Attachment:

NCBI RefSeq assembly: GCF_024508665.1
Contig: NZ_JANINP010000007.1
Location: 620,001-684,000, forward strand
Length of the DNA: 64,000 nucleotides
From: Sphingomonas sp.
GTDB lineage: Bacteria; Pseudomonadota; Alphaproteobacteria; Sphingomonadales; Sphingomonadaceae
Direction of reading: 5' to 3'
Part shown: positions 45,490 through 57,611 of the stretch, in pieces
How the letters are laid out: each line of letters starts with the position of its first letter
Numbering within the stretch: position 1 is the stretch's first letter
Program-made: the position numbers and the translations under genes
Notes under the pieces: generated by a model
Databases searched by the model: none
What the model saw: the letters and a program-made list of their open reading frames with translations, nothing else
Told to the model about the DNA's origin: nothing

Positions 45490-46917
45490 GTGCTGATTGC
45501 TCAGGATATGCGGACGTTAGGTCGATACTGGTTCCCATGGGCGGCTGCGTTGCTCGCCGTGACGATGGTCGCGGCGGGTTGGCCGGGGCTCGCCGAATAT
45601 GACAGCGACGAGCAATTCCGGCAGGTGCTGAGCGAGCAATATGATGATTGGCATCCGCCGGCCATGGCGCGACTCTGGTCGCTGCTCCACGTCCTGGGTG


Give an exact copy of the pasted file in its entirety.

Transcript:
NCBI RefSeq assembly: GCF_024508665.1
Contig: NZ_JANINP010000007.1
Location: 620,001-684,000, forward strand
Length of the DNA: 64,000 nucleotides
From: Sphingomonas sp.
GTDB lineage: Bacteria; Pseudomonadota; Alphaproteobacteria; Sphingomonadales; Sphingomonadaceae
Direction of reading: 5' to 3'
Part shown: positions 45,490 through 57,611 of the stretch, in pieces
How the letters are laid out: each line of letters starts with the position of its first letter
Numbering within the stretch: position 1 is the stretch's first letter
Program-made: the position numbers and the translations under genes
Notes under the pieces: generated by a model
Databases searched by the model: none
What the model saw: the letters and a program-made list of their open reading frames with translations, nothing else
Told to the model about the DNA's origin: nothing

Positions 45490-46917
45490 GTGCTGATTGC
45501 TCAGGATATGCGGACGTTAGGTCGATACTGGTTCCCATGGGCGGCTGCGTTGCTCGCCGTGACGATGGTCGCGGCGGGTTGGCCGGGGCTCGCCGAATAT
45601 GACAGCGACGAGCAATTCCGGCAGGTGCTGAGCGAGCAATATGATGATTGGCATCCGCCGGCCATGGCGCGACTCTGGTCGCTGCTCCACGTCCTGGGTG